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it went up to 320 basis points, we have come down. does the populist government have scope to cause further jitters given that this is just the beginning of the adventure. we have not even started the confidence vote. then we have part of their proposals that they will try to implement. lothar: i think they had the shock right at the start of what policy can actually cause. if you know italy you were not quite so surprised about last week and you are not surprised they did get a government at the end of the week. i think it has been a good warning shot for the populists and the europeans that brussels. they still have some work to do. mark: what about brexit -- we just had the announcement that a massive piece of legislation that was amended a number of times in the house of lords comes back.
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this is the big one. you cannot run away any further. theresa may has delayed making all the big decision but this month she has the big summit. this seems to be a very important month. lothar: it is. that is also why sterling is under pressure. the italian job last week was not good news for brexit. now the europeans in brussels will be even more inclined to be playing top and showing that remain -- to be playing tough. mark: we are just getting breaking news. the u.k. government is about to dispose of 7.7% of rbs group. resolved itsrbs toxic loan issue with the u.s. government a week or so ago. that removed a big overhang for the stock and led many to say the government can now reduce and begin thebs
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process of for storing dividends. that was the talk after that -- of restoring dividends. it has been confirmed that the government will dispose of about 7.7%. it is the beginning of the process. it comes after talk of replacing the ceo and the cfo. we know the cfo is leaving, the ceo was said to be leaving after he cleared the toxic loan issue. the issue is resolved, the government will begin selling its stake. what big investment decisions have you made recently and why? lothar: the big investment decisions we have made is to actually fill some of our underweight u.s. equities that we have had. we are going a bit more underweight in asia, south east asia with china not growing quite as fast as may have been anticipated. ger whene you a doom mon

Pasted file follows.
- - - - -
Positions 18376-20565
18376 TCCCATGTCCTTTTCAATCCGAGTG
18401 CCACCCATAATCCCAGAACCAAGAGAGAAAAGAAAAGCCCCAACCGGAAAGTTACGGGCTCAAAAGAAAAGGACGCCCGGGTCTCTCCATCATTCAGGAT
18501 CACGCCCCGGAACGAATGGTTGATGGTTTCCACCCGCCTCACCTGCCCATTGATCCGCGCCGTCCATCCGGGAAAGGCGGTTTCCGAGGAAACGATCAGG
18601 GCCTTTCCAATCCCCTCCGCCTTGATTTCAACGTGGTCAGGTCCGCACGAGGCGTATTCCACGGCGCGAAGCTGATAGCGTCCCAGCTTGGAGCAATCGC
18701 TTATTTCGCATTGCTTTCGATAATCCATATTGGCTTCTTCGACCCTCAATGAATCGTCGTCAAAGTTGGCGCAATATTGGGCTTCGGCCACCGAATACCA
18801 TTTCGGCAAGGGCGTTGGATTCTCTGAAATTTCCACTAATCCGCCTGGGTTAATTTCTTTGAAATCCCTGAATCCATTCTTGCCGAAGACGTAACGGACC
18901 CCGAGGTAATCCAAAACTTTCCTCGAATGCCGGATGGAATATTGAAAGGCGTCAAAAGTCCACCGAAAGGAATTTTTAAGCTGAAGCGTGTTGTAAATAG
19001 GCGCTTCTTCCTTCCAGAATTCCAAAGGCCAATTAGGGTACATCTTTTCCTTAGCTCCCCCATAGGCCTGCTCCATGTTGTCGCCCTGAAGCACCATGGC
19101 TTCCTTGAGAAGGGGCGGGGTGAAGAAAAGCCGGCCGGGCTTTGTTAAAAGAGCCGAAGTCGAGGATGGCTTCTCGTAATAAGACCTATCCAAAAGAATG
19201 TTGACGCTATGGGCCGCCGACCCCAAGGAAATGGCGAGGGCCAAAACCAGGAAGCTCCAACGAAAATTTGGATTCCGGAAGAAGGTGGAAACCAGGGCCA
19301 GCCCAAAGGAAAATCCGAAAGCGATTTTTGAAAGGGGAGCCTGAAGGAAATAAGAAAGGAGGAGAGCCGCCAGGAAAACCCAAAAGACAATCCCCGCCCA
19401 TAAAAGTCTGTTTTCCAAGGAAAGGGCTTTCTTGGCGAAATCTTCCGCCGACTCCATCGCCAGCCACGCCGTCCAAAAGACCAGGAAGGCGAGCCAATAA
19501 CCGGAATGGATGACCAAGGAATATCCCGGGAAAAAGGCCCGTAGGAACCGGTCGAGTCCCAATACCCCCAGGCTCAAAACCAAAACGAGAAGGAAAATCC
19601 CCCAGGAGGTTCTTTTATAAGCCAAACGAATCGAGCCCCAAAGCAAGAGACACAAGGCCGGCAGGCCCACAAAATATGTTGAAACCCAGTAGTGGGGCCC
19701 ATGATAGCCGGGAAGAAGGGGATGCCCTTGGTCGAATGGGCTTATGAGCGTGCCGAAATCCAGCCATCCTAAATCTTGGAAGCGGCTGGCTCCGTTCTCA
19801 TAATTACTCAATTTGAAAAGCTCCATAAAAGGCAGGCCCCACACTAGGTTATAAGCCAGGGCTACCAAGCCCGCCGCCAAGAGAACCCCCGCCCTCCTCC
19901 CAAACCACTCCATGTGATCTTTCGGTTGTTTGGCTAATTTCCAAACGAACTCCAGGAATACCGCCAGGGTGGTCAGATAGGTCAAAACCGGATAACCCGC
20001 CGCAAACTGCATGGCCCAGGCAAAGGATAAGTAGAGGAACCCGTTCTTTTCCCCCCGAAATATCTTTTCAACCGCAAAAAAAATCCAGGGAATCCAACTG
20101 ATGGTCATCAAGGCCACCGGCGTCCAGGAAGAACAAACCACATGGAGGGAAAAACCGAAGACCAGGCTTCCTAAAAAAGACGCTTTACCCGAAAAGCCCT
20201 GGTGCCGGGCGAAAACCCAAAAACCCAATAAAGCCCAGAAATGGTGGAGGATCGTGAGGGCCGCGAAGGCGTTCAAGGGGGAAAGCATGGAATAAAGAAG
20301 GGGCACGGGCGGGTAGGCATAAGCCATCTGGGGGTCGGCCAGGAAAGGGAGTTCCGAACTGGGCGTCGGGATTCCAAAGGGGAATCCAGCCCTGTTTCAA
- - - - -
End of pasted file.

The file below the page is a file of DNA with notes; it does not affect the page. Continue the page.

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it comes to china? lothar: no, but at the same time we are saying to not expect incremental growth in spurts from china this year. china is going to grow nicely but if you're looking for growth boosts, it is not going to come from china this year. mark: come back. good to see you again. of tattontel ceo investment. vonnie: time heck in with first word news. courtney: president trump twee that the appointment of robert mueller was totally unconstitutional but he says he will play the game because he has done nothing wrong. trump says it would be perfectly legal for him to pardon himself but he says he has no need to. u.s. defense secretary james mattis has a warning for north korea. regime kim jong-un's
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will get relief from sanctions only when it shows euro versatile toward giving up nuclear weapons. kim and president trump are said to meet next week. a british lawmaker warns that russia is using tactics inherited from the old soviet kgb to wage a covert war against the west. memberrvative already said the kremlin considers nonmilitary methods of attack to be more powerful then conventifare, among those using social media and tv news. the trump administration is said to announce a compromise policy on biofuel. bloomberg has learned that will broaden the market for ethanol possible refiners used to make the fuel from corn. it is a big issue from farm state lawmakers who want to guarantee -- global news 24 hours a day on air and tick tock on twitter, powered by more than 2700 journalists and analysts in over 120 countries.
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i am courtney donohoe. vonnie: coming up, we have a battle of the charts. we look for improvement in your gas bill. the chart on that next. this is bloomberg. ♪